Shifting Perspectives

(bodies, clouds, leaves)


Through a collaborative effort, we use our bodies and our gaze to manipulate the landscape we find ourselves in. 

Who is watching who?

Spectator vs participant. 

Are there still spectators when the performance is created by those same spectators?

Within this research through making, the following questions are necessary to answer before each performance:

    What do I want the spectator to experience?

    Do they have a common goal? (can the outcome be success or failure?)

    How can I guide the spectator?

    What does the spectator need to be guided?

    How do I collect movement, situations, actions, information?

    How do spectators respond to certain instructions?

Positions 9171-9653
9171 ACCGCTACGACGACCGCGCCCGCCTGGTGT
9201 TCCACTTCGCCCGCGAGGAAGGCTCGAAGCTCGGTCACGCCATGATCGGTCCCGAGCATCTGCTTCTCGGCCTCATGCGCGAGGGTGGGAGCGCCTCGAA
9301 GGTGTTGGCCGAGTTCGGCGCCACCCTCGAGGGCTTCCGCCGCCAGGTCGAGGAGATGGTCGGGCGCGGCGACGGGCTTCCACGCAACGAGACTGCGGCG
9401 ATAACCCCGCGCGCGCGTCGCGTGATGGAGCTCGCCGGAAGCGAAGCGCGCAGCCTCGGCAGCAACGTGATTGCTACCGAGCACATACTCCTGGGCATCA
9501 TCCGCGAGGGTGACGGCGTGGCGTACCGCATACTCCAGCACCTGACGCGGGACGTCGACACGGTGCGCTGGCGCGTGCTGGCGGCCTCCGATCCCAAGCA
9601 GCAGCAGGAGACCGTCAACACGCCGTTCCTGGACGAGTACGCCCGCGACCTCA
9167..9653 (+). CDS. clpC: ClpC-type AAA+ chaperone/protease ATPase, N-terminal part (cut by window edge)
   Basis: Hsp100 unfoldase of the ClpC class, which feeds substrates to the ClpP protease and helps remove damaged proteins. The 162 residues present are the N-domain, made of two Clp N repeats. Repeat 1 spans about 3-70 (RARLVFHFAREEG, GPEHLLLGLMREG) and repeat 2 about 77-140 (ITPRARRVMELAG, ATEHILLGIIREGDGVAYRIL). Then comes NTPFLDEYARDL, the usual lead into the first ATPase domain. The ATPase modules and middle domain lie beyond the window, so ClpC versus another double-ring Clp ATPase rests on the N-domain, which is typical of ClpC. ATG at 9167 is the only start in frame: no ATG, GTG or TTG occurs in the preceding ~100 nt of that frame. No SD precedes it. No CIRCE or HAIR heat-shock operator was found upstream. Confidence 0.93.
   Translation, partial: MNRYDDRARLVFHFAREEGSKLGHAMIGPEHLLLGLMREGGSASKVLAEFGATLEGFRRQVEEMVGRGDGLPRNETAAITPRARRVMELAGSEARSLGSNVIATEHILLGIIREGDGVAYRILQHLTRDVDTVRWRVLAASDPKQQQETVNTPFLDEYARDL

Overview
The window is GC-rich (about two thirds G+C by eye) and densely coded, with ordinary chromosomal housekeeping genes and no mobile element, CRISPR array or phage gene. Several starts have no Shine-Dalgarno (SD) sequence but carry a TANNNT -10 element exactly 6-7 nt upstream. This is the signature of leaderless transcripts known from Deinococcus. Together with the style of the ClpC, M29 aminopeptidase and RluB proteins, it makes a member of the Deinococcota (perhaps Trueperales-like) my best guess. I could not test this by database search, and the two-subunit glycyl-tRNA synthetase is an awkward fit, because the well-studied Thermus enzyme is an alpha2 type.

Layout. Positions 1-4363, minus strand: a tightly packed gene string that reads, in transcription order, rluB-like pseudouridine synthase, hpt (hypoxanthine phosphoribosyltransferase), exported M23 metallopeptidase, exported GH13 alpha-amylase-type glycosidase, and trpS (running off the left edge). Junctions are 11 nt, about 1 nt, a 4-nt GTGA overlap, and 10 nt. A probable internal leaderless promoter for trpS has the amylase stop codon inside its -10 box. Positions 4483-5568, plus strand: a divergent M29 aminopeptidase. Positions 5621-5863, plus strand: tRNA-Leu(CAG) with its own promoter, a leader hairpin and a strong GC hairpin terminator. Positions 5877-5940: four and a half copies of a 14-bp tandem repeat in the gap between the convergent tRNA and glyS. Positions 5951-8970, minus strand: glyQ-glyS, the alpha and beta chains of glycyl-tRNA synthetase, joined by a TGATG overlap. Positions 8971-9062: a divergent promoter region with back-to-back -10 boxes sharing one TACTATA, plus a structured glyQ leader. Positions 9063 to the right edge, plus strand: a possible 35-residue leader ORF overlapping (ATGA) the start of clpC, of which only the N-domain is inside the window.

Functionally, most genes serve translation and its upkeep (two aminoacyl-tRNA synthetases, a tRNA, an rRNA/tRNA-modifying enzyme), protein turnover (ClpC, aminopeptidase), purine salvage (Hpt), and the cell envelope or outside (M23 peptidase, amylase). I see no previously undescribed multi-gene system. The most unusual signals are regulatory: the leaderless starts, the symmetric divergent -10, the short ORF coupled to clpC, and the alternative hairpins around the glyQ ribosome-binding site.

How do I observe and notate situations that happen?

    How does the spectator know it will be a performer?

     o   Is it necessary for them to know their role?

     o   What is their role exactly?


Franz Erhard Walther

- 'the body decides'

- inviting the spectator to participate

- collaboration between bodies


"Already in his early work, Walther dealt with the coincidental and the processual as design principles in various media. At the same time, fabric — until then an unusual artistic material — became a source of innovation for Walther, from which the "activation objects" emerged [..] The body becomes a medium in that it transforms life processes into images."

(Exhibition in Haus Der Kunst: Franz Erhard Walther - Shifting Perspectives.

Feeling the weight, shape and limitations of the body 

Work of Studio PMS

Future of fashion and fabric


Digital garments

Physicality and non-physicality

— what is the future of tactility? 

— how can i identity with non physical garments? 

— digital tactility. seeing material that has a tactile quality, but doens’t exist as a physical being